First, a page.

I think there might be a way out of this for the federal government.  My first thought when reading about these lawsuits was “but who has standing?”  Here’s what I mean by that.  In general, you can’t go to federal court to challenge federal or state government HC BLOG_rugspending – there won’t be standing (yes, there is an exception for spending that violates the Establishment Clause, and yes, you can probably imagine a scenario where someone comes up with a creative theory on why they are injured by spending and thus have standing, but bear with me).  But this situation is different because the subsidy mechanism involves more than federal spending; there’s also a penalty component.  Basically, the shared employer responsibility payment statute says that if a large employer doesn’t offer insurance to its employees, and a single employee is eligible for subsidies on a government-run insurance exchange, the employer must pay a penalty equal to the size of that subsidy times the number of its full-time employees.  The Internal Revenue Service has interpreted that to apply in states that run their own exchanges, as well as in those letting the federal government do it.

And there’s the potential window of opportunity.  As long as the GOP controls the House of Representatives – and perhaps just enough senators to filibuster – there can’t be a legislative fix to the ACA.  But there’s nothing stopping the IRS from pulling the rug out from under the plaintiffs in these cases.  How can they do that?  By promulgating new regulations switching course and exempting employers in the federally run exchange states from penalties under this part of the ACA.  Do that, and the plaintiffs in various pending lawsuits would no longer face exposure.  Now, the standing ship has probably sailed – the general rule in federal court is that if standing exists at the start of a case, it will always exist.  But there’s another legal doctrine – mootness – that applies when post-filing events occur to render a lawsuit pointless.  Here, if the IRS removed the employer penalty, the government could then argue that the cases are moot because the impending injury justifying the lawsuits no longer exists.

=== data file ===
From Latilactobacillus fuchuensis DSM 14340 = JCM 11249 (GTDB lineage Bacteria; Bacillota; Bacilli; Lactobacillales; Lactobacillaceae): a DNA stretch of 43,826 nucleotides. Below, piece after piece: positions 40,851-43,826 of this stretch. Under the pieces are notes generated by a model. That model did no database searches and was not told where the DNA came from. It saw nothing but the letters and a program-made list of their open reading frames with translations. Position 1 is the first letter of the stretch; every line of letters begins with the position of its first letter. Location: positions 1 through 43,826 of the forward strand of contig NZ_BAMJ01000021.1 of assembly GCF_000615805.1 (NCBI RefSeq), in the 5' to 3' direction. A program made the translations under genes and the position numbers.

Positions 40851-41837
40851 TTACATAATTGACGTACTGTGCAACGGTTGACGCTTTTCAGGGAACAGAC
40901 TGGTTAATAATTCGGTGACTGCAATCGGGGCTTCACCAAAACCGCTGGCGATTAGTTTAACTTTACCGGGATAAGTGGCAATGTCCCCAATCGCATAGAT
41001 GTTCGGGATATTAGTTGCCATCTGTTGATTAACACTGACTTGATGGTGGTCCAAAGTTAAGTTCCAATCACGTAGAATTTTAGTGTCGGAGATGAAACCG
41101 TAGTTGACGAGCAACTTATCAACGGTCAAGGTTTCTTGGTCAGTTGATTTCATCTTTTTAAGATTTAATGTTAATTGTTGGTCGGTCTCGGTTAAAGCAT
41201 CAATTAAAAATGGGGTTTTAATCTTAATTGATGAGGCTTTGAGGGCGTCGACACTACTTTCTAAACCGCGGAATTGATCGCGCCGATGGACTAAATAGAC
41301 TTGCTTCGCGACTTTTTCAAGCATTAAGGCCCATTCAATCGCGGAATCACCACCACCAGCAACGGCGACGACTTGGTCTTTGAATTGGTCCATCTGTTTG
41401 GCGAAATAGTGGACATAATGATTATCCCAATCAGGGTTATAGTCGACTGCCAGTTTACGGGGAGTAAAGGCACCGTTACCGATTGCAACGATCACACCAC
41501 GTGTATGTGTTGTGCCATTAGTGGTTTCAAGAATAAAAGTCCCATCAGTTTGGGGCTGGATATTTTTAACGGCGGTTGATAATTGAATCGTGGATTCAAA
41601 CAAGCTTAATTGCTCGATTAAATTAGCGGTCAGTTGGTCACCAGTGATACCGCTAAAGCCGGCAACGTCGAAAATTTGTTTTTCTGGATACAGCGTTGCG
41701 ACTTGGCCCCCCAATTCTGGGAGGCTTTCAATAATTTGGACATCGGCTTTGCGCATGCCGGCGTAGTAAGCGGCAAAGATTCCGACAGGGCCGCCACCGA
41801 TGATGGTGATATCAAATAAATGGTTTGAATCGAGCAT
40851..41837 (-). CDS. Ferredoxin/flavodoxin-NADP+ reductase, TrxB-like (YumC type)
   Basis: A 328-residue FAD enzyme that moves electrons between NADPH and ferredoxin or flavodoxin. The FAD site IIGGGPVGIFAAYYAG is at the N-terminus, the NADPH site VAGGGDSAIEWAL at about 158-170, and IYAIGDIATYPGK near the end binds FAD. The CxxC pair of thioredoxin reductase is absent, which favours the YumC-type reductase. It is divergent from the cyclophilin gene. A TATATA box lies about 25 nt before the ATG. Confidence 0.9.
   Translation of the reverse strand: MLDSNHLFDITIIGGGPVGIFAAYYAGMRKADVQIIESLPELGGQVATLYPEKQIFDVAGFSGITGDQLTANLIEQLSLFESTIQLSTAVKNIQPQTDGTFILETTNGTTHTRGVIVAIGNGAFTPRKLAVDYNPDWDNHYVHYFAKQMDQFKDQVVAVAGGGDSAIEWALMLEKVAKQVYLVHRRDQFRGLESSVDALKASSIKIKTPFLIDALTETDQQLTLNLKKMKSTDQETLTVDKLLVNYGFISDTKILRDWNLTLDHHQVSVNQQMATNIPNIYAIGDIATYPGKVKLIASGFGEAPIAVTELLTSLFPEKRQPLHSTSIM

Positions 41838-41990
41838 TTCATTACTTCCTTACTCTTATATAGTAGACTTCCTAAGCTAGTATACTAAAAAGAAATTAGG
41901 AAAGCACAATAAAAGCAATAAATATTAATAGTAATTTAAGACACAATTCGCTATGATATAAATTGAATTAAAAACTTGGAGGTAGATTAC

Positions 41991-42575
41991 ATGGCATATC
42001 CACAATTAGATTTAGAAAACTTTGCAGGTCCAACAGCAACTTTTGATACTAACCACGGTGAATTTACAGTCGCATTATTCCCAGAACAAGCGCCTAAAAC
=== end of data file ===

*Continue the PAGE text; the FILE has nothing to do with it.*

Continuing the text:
I should add two caveats.  First, there is an exception to mootness – voluntary cessation – that applies when the event causing mootness is within the control of the party asserting the defense and could re-occur.  Second, there is a creative argument that even individuals receiving subsidies might be “injured” insofar as the subsidies effectively push the price of coverage low enough for the individual mandate to apply to them.  I’m not sure what I think about that, but at the very least, reversing the current IRS interpretation would kick the pending lawsuits out of the federal courts (setting aside the voluntary cessation defense).

Image courtesy of Flickr by Evil Erin